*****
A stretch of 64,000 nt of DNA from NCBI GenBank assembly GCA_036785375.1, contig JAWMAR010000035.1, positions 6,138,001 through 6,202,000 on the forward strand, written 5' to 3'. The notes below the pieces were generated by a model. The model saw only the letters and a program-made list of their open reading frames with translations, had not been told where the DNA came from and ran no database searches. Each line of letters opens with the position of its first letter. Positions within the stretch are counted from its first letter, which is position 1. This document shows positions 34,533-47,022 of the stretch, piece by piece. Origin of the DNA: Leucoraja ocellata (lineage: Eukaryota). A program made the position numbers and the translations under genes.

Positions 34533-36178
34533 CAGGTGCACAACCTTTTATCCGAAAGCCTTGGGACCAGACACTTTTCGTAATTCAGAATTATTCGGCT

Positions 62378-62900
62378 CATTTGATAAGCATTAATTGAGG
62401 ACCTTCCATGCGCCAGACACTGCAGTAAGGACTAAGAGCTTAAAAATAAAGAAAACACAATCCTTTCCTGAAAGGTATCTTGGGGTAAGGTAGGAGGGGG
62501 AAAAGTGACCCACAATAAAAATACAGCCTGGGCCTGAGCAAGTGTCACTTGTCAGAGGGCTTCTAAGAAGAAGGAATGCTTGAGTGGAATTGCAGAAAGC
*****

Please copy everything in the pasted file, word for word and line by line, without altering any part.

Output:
A stretch of 64,000 nt of DNA from NCBI GenBank assembly GCA_036785375.1, contig JAWMAR010000035.1, positions 6,138,001 through 6,202,000 on the forward strand, written 5' to 3'. The notes below the pieces were generated by a model. The model saw only the letters and a program-made list of their open reading frames with translations, had not been told where the DNA came from and ran no database searches. Each line of letters opens with the position of its first letter. Positions within the stretch are counted from its first letter, which is position 1. This document shows positions 34,533-47,022 of the stretch, piece by piece. Origin of the DNA: Leucoraja ocellata (lineage: Eukaryota). A program made the position numbers and the translations under genes.

Positions 34533-36178
34533 CAGGTGCACAACCTTTTATCCGAAAGCCTTGGGACCAGACACTTTTCGTAATTCAGAATTATTCGGCT

Positions 62378-62900
62378 CATTTGATAAGCATTAATTGAGG
62401 ACCTTCCATGCGCCAGACACTGCAGTAAGGACTAAGAGCTTAAAAATAAAGAAAACACAATCCTTTCCTGAAAGGTATCTTGGGGTAAGGTAGGAGGGGG
62501 AAAAGTGACCCACAATAAAAATACAGCCTGGGCCTGAGCAAGTGTCACTTGTCAGAGGGCTTCTAAGAAGAAGGAATGCTTGAGTGGAATTGCAGAAAGC